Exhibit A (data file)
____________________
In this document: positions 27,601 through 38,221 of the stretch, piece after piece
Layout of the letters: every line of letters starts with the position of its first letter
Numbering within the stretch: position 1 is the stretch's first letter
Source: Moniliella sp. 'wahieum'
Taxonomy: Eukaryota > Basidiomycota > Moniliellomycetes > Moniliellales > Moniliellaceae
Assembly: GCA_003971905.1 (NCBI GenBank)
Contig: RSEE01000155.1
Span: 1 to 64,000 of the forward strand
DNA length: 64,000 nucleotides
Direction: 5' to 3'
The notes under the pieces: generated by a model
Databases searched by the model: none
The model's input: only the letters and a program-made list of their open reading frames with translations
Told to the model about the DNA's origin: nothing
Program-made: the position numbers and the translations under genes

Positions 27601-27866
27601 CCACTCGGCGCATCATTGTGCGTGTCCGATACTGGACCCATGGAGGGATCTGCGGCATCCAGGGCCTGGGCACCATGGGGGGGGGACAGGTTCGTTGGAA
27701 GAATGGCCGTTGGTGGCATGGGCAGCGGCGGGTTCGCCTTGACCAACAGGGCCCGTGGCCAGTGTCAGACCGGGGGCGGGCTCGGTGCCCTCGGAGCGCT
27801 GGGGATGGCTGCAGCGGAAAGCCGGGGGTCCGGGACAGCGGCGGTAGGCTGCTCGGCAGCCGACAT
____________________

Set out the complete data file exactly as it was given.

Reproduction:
In this document: positions 27,601 through 38,221 of the stretch, piece after piece
Layout of the letters: every line of letters starts with the position of its first letter
Numbering within the stretch: position 1 is the stretch's first letter
Source: Moniliella sp. 'wahieum'
Taxonomy: Eukaryota > Basidiomycota > Moniliellomycetes > Moniliellales > Moniliellaceae
Assembly: GCA_003971905.1 (NCBI GenBank)
Contig: RSEE01000155.1
Span: 1 to 64,000 of the forward strand
DNA length: 64,000 nucleotides
Direction: 5' to 3'
The notes under the pieces: generated by a model
Databases searched by the model: none
The model's input: only the letters and a program-made list of their open reading frames with translations
Told to the model about the DNA's origin: nothing
Program-made: the position numbers and the translations under genes

Positions 27601-27866
27601 CCACTCGGCGCATCATTGTGCGTGTCCGATACTGGACCCATGGAGGGATCTGCGGCATCCAGGGCCTGGGCACCATGGGGGGGGGACAGGTTCGTTGGAA
27701 GAATGGCCGTTGGTGGCATGGGCAGCGGCGGGTTCGCCTTGACCAACAGGGCCCGTGGCCAGTGTCAGACCGGGGGCGGGCTCGGTGCCCTCGGAGCGCT
27801 GGGGATGGCTGCAGCGGAAAGCCGGGGGTCCGGGACAGCGGCGGTAGGCTGCTCGGCAGCCGACAT